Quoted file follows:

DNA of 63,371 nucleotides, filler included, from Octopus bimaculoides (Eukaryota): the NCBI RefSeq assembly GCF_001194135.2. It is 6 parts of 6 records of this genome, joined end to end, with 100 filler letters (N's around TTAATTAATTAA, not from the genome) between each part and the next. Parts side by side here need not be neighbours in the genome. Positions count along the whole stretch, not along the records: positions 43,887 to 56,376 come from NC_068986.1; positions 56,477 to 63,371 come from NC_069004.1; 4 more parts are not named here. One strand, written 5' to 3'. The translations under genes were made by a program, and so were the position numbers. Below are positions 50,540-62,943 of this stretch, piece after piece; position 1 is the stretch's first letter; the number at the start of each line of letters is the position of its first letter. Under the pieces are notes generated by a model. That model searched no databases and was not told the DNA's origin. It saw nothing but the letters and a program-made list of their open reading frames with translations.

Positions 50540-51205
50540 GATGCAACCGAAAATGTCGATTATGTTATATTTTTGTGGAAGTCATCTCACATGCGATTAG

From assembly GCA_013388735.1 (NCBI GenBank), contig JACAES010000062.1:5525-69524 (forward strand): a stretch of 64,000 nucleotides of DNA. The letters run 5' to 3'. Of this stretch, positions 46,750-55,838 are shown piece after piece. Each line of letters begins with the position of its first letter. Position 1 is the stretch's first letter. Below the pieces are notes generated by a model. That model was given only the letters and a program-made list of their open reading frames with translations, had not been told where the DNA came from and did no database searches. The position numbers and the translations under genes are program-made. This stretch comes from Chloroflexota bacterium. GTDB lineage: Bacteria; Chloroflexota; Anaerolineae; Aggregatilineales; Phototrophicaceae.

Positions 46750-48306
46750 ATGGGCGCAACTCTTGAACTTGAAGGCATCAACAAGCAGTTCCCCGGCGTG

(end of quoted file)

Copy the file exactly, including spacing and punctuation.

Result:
DNA of 63,371 nucleotides, filler included, from Octopus bimaculoides (Eukaryota): the NCBI RefSeq assembly GCF_001194135.2. It is 6 parts of 6 records of this genome, joined end to end, with 100 filler letters (N's around TTAATTAATTAA, not from the genome) between each part and the next. Parts side by side here need not be neighbours in the genome. Positions count along the whole stretch, not along the records: positions 43,887 to 56,376 come from NC_068986.1; positions 56,477 to 63,371 come from NC_069004.1; 4 more parts are not named here. One strand, written 5' to 3'. The translations under genes were made by a program, and so were the position numbers. Below are positions 50,540-62,943 of this stretch, piece after piece; position 1 is the stretch's first letter; the number at the start of each line of letters is the position of its first letter. Under the pieces are notes generated by a model. That model searched no databases and was not told the DNA's origin. It saw nothing but the letters and a program-made list of their open reading frames with translations.

Positions 50540-51205
50540 GATGCAACCGAAAATGTCGATTATGTTATATTTTTGTGGAAGTCATCTCACATGCGATTAG

From assembly GCA_013388735.1 (NCBI GenBank), contig JACAES010000062.1:5525-69524 (forward strand): a stretch of 64,000 nucleotides of DNA. The letters run 5' to 3'. Of this stretch, positions 46,750-55,838 are shown piece after piece. Each line of letters begins with the position of its first letter. Position 1 is the stretch's first letter. Below the pieces are notes generated by a model. That model was given only the letters and a program-made list of their open reading frames with translations, had not been told where the DNA came from and did no database searches. The position numbers and the translations under genes are program-made. This stretch comes from Chloroflexota bacterium. GTDB lineage: Bacteria; Chloroflexota; Anaerolineae; Aggregatilineales; Phototrophicaceae.

Positions 46750-48306
46750 ATGGGCGCAACTCTTGAACTTGAAGGCATCAACAAGCAGTTCCCCGGCGTG